Lattes in Libraries and the Importance of an Integrated Pest Management Program: A Literature Review
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Reflection

Introduction

History

Libraries Today

Integrated Pest Management System

Treatment Methods

Conclusion

Annotated Bibliography

Appendices

Appendix 1 - Pests

Appendix 2 - Evidence of Infestation

Appendix 3 - Non Chemical Treatment Options

Reflection

Most of us would probably admit that there are days we would rather not go to work, when the thought of curling up with a good book, or watching a movie or even going for a walk is very appealing. But how would we feel if our work place was destroyed in a fire, flood or by some other natural or man made disaster and we couldn't go to work?

Throughout history and especially since 9/11 everyone including librarians realize that there must be policies in place in case of natural or man made disasters. In the summer of 2005, I took Preservation and Risk Management LIS 598, offered by the School of Library and Information Studies at the University of Alberta, mainly because I thought it very important especially in this day and age, I thought the subject matter would be interesting and I realized that I knew very little about it. I learned a great deal in the course about floods, fire, theft, pests and other natural and man made disasters that may occur in libraries. I discovered the disaster plan that the University has published and I researched the topic of pests in libraries. The topic was a timely one for me as we had just lifted the no food no drink restriction in the library that I work in, and library staff were faced with sticky keyboards and the mess and odors left on tables and waste paper baskets from leftover food.

I chose to feature this paper as my capping exercise because it touched on so many of the courses that I took in library school. Right from the very first course LIS 501, Foundations of Library and Information Studies, I learned that libraries must change their image or face obsolesence. In LIS 593, Archives and Administration, I learned that libraries and archives are responsible for preserving the historical record of society. In LIS 592, Intellectual Freedom and Social Responsibility, I learned that socially responsible librarians will do their best to provide the best service they can to all members of society. It follows that in order to make the library a friendlier place to be many librarians have relaxed their no food no drink policies. However the situation is complicated because librarians are responsible for preserving the historical record of society and libraries house precious collections of books, manuscripts, periodicals, photographs, maps, drawings and many other forms of memorabilia. Is it more important to preserve these materials or to make them more assessible to library patrons? My research for this paper taught me that the implementation of an Integrated Pest Management System, may provide a positive answer to both questions.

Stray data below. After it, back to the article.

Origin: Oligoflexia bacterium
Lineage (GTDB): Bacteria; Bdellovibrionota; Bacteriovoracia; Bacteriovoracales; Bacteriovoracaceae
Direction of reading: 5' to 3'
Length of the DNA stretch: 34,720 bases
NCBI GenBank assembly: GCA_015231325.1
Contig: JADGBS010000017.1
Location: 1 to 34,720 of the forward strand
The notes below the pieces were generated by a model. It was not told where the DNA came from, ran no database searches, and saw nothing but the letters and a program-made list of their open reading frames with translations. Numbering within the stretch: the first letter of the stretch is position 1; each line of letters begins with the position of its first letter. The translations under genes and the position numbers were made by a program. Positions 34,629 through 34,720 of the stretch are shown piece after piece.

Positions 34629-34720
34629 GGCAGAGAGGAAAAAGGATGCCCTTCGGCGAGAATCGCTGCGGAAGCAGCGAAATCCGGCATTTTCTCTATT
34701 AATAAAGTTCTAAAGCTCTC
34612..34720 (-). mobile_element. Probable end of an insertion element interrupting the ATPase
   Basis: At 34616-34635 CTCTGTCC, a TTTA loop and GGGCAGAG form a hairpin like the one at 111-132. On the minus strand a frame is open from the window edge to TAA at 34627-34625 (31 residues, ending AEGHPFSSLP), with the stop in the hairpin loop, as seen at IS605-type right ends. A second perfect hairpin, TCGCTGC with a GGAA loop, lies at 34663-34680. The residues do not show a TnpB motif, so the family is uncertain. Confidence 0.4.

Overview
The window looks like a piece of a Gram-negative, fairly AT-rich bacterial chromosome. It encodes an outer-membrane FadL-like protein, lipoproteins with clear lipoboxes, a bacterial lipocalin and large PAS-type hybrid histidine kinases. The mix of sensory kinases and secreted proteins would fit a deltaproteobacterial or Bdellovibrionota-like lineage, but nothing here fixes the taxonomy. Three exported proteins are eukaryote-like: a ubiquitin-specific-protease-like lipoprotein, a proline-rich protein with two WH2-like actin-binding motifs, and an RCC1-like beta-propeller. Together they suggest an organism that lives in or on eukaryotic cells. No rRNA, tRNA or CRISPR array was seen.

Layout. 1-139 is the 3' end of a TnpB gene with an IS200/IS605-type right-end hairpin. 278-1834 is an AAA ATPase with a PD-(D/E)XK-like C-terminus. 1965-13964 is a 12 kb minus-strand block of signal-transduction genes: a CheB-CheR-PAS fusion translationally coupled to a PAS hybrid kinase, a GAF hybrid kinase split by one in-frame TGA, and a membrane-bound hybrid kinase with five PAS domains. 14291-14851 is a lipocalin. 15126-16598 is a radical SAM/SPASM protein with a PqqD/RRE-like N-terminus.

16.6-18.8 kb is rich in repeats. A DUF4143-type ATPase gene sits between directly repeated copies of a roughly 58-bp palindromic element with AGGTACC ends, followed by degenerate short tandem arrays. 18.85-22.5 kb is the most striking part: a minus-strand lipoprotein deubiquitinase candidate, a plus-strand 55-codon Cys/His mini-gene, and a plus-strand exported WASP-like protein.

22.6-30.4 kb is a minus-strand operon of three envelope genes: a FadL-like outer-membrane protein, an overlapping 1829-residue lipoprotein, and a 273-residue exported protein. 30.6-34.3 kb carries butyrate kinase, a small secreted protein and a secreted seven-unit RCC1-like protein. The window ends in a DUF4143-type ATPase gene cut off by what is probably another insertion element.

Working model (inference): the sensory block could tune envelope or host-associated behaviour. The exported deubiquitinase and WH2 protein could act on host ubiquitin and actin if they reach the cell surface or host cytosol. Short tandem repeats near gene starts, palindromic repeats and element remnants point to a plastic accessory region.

In LIS 506, I learned how to construct a web page in html. To fulfill the requirements of the capping exercise I searched for a template that I liked on the web and then used Text Wrangler to construct this page.

I thoroughly enjoyed my time in Library School. My classes have been very enjoyable, I have made some wonderful friends and I have the highest regard and respect for my professors and the library school staff.

This paper was originally written in August 2005 to fulfill course requirements for Preservation and Risk Management (LIS 598), taught by Dr. Merrill Distad at the School of Library and Information Studies, University of Alberta. It was converted to HTML to fulfill the requirements of the Capping Exercise (LIS 600).

Last updated: January 16, 2007
Linda Mireau